applying either of the statutory clauses. Id. at 385.
Recognizing the need for further clarification and direction to lower courts, the Court concluded that the "[the statute] plainly
sought to ensure a level of deference to the determinations of
state courts, as long as those decisions do not conflict with
federal law or apply federal law in an unreasonable way." Id.
at 376. Additionally, the Court determined that, in passing the
statute, "Congress wished to curb delays, to prevent retrials on
federal habeas petitions and to give effect to state convictions
to the extent possible under the law. When federal courts are
able to fulfill these goals within the bounds of the law, [the
statute] instructs them to do so." Id. Therefore, this Court is
directed to apply a deferential review of state court decisions
unless it determines that the state court violated federal law.
A. Ineffective Assistance of Counsel
Petitioner argues that he was denied his Sixth Amendment right
to effective assistance of counsel. The standard for reviewing a
claim of ineffective assistance of counsel was set forth by the
Supreme Court in Strickland v. Washington, 466 U.S. 668 (1984).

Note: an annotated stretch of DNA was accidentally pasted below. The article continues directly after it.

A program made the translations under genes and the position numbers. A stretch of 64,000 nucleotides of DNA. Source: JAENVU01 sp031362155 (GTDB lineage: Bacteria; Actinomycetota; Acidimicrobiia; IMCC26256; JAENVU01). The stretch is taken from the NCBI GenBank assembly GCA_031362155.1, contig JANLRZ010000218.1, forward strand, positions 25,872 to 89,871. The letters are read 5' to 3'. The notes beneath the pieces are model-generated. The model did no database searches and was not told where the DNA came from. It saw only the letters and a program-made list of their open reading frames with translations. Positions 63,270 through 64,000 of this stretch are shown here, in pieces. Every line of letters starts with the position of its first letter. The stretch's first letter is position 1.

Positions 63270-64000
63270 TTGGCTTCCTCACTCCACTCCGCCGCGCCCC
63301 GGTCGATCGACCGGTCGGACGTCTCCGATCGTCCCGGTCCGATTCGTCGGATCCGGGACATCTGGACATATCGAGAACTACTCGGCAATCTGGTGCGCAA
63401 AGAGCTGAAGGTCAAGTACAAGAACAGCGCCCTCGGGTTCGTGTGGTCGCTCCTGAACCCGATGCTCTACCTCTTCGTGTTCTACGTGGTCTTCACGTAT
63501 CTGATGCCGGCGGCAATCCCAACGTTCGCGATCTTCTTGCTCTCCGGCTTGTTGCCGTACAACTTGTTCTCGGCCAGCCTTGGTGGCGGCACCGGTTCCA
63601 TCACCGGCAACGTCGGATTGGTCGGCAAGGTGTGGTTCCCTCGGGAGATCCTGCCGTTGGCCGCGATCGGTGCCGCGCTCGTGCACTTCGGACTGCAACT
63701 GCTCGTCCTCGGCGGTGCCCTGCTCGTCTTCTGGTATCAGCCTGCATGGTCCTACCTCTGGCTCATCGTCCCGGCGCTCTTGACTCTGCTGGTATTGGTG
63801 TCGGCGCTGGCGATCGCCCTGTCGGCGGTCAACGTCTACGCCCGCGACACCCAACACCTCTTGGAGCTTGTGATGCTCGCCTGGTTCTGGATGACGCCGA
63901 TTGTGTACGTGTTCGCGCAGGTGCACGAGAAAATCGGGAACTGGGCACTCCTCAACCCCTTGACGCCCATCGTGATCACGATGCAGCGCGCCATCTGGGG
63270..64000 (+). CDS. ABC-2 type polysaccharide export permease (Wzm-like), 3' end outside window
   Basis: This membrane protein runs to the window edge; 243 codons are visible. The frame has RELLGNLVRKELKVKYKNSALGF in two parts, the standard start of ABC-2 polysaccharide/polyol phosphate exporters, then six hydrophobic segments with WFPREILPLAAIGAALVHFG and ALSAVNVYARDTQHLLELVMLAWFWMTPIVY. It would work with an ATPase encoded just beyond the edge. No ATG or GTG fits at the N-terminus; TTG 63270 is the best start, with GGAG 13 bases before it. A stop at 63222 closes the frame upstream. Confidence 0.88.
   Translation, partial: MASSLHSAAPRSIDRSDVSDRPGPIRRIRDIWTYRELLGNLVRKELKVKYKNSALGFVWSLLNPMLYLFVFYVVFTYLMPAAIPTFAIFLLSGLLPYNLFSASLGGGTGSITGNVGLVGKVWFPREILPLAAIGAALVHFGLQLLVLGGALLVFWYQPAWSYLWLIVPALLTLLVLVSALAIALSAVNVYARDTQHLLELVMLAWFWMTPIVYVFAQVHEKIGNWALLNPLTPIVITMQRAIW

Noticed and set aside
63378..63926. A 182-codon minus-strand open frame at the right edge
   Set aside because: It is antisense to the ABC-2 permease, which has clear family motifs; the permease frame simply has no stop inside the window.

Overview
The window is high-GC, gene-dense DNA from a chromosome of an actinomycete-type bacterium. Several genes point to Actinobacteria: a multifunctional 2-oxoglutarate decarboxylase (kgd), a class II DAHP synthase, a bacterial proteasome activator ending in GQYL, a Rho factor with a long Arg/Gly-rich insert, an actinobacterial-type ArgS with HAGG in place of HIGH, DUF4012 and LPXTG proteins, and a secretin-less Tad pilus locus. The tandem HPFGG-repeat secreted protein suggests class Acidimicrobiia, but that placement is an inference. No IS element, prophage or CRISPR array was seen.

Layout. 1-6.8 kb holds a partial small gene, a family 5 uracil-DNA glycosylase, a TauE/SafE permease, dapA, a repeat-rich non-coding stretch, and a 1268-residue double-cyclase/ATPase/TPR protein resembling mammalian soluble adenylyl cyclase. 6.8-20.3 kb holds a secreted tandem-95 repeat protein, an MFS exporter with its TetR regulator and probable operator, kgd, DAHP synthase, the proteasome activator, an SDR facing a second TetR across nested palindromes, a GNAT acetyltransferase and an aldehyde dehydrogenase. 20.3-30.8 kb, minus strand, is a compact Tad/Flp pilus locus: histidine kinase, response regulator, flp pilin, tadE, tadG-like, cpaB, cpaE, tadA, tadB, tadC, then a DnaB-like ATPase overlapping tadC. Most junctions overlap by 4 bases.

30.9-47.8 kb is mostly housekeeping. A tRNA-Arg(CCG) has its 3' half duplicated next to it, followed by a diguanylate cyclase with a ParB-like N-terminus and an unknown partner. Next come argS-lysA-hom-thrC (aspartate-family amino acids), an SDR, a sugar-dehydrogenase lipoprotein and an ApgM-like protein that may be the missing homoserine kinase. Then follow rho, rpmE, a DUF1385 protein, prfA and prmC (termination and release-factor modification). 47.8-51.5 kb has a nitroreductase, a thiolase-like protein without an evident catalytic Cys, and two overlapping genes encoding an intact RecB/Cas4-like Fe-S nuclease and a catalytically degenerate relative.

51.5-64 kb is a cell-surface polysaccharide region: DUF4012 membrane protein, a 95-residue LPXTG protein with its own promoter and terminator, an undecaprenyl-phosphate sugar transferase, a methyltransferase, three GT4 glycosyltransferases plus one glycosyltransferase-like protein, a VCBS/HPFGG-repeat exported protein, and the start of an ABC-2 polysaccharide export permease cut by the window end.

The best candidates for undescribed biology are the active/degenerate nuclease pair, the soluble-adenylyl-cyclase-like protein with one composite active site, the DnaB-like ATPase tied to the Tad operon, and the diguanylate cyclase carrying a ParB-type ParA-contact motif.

Strickland applies a two-prong analysis for determining
ineffectiveness of counsel: (1) showing that counsel's
performance was deficient; and (2) showing that the deficient
performance prejudiced the defendant. Id. at 678. In order to
prevail on his claim of ineffectiveness under the first prong of
the Strickland test, Petitioner must show that his counsel's
performance fell below an objective standard of reasonableness.
Id. In reviewing the challenged conduct, "a court must indulge
a strong presumption that counsel's conduct falls within the wide
range of reasonable professional assistance." Id. To satisfy
the second prong of the Strickland test, Petitioner must show
that there is a reasonable probability that, but for counsel's
unprofessional errors, the results of the proceeding would have
been different. Id. This Court "need not determine whether
counsel's performance was deficient before examining the
prejudice suffered by the defendant as a result of the alleged deficiencies." Id. Rather, "[i]f it is easier to
dispose of an ineffective assistance of counsel claim based on
the ground of lack of sufficient prejudice, which . . . will